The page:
|Date of Birth||December 23, 1883|
|Place of Birth||Bridgeburg, Ontario|
|Next of Kin||Mrs. Isabella Jones (wife), Suite #11, Strathcona Blk., Brandon, Manitoba|
|Trade / Calling||Locomotive fireman|
|Service Record||Link to Service Record|
|Battalion||1st Regiment Canadian Mounted Rifles|
|Force||Canadian Expeditionary Force|
|Branch||Canadian Mounted Rifles|
|Enlisted / Conscripted||Enlisted|
|Place of Enlistment||Brandon, Manitoba|
|Address at Enlistment||Brandon, Manitoba|
|Date of Enlistment||15/06/1915|
|Age at Enlistment||31|
|Theatre of Service||Europe|
|Prisoner of War||No|
|Date of Death||05/06/1916|
|Age at Death||32|
|Buried At||No known grave; commemorated on the Menin Gate Memorial in Ypres|
Over 60,000 Canadian soldiers died in the First World War and almost one third of them have no known grave. One of the missing is Private Robert Henry Jones who died in June 1916 at the Battle of Mount Sorrel.
Robert was the second oldest son of Jacob Harry Jones and Mary Francis Lockhart. Jacob and Mary were both born in Ontario, called Canada West at the time, and they were married on 31 October 1881 in Haldimand County. They had nine children, four sons (Jacob, Robert, Daniel and Harry) and five daughters (Lavinia, Mary, Emma, Agnes and Abigail). Jacob, the oldest, was born in Haldimand County in 1882. By the time Robert was born in December 1883 his parents had moved to Bertie Township, Welland County, which is on the Niagara peninsula very close to the U.S. border. The Jones family lived in that area from about 1883 to 1898 and Jacob worked for the railroad. Seven children were born there. By the time of the 1901 census they had moved west to Algoma County and Jacob was farming. Their youngest daughter was born in October 1901 in the District of Thunder Bay and for the 1911 census they were listed in Gillies Township, near Thunder Bay, where Jacob was working at a sawmill.
Sometime after 1901 Robert left home and moved further west to Kenora, Ontario where he worked as a contractor and lumberman. He was married in Kenora on 16 May 1908 to Isabella Caroline McConnell, a local girl from the neighbouring town of Keewatin. They had a daughter Violet Grace Evelyn in 1909 and a son Philip Winfield in 1912, both born in Kenora. The war started in August 1914 and by the following June, when Robert enlisted, he and Isabella were living in Brandon, Manitoba and he was working for a railway company.
Robert enlisted in Brandon on 15 June 1915, joining the 45th Battalion. The unit, known as the City of Brandon Regiment, was recruited in the Brandon area as well as Winnipeg and several towns in Manitoba. The volunteers were sent to train at Camp Sewell (later called Camp Hughes), just east of Brandon. After spending the summer and fall there they were moved to Winnipeg for the winter. On 8 March 1916 the men boarded trains to head to the east coast and they embarked from Halifax on 16 March on the SS Lapland. In England the unit was broken up and used as reinforcements for other battalions. On 24 May Robert was transferred to the 1st Canadian Mounted Rifles and two days later he was sent to France. The 1st CMRs had started the war as a mounted unit but they were converted to infantry in January 1916. When Robert joined them in May they were one of four battalions in the newly-formed 8th Infantry Brigade, 3rd Canadian Division. On 2 June 1916 the 3rd Division was called on to fight its first battle when the Germans went on the offensive at Mount Sorrel in the Ypres Salient. For Robert, who had arrived in France just a few days earlier, it would be his first and last time in combat.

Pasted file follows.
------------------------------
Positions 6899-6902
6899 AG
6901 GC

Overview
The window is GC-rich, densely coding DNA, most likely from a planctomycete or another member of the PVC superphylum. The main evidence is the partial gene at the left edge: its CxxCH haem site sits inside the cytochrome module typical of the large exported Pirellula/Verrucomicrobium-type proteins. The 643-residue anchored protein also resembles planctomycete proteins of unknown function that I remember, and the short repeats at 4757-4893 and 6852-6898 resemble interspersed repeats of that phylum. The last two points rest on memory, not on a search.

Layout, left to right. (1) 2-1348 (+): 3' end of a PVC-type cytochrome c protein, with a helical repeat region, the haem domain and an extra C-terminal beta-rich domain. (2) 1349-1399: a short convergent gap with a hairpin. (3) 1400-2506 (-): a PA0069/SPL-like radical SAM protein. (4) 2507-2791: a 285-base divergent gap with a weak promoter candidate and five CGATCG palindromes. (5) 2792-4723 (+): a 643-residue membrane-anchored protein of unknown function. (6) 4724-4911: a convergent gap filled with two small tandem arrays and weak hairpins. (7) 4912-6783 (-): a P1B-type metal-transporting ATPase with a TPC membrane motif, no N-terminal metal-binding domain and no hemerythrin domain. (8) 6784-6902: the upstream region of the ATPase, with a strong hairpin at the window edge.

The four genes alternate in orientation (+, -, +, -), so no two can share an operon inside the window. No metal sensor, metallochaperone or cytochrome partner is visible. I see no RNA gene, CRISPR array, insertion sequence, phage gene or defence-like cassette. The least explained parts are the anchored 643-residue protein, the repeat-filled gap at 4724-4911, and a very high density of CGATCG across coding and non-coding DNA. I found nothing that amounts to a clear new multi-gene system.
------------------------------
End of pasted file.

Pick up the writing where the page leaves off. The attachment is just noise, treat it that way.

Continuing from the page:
The battle began on the morning of 2 June with an intense bombardment of the Canadian lines followed by the explosion of underground mines. The 7th and 8th Brigades were hit hard – their trenches and equipment were destroyed and some companies were almost wiped out. After the barrage German infantry advanced in waves and captured Mount Sorrel and nearby areas. The 3rd Division was overwhelmed and suffered heavy casualties, with 80% of the 1st CMRs killed, wounded or missing. They were withdrawn on 3 June but other units were called in to launch counter-attacks and by 14 June most of the lost areas had been recaptured. The Battle of Mount Sorrel ended with little change to the front lines but at a cost of over 8,000 Canadian casualties.
In the confusion and chaos after the German attack a casualty list for the 1st CMRs was not drawn up until 6 June. Robert, along with dozens of others in his unit, was declared missing in action sometime between 2 June and 5 June. His Circumstances of Death record states: ‘Previously reported Missing, now for official purposes presumed to have Died.’
Robert’s burial place is unknown. He is commemorated on the Menin Gate Memorial in Ypres, Belgium, which bears the names of over 54,000 men who died in Belgium and have no known grave. Almost 7,000 of them are Canadians.
Isabella continued to live in Brandon after her husband’s death. Their son Winfield served with the Royal Canadian Air Force in the Second World War and he married to Laura Dusang of Kenora. In 1917, when Laura was just a few months old, her brother Hilliard Dusang had died at the Battle of Vimy Ridge. Winfield and his mother Isabella both passed away in 1980 and they’re buried in Lake of the Woods Cemetery in Kenora. Robert is remembered on his wife’s grave marker.
By Becky Johnson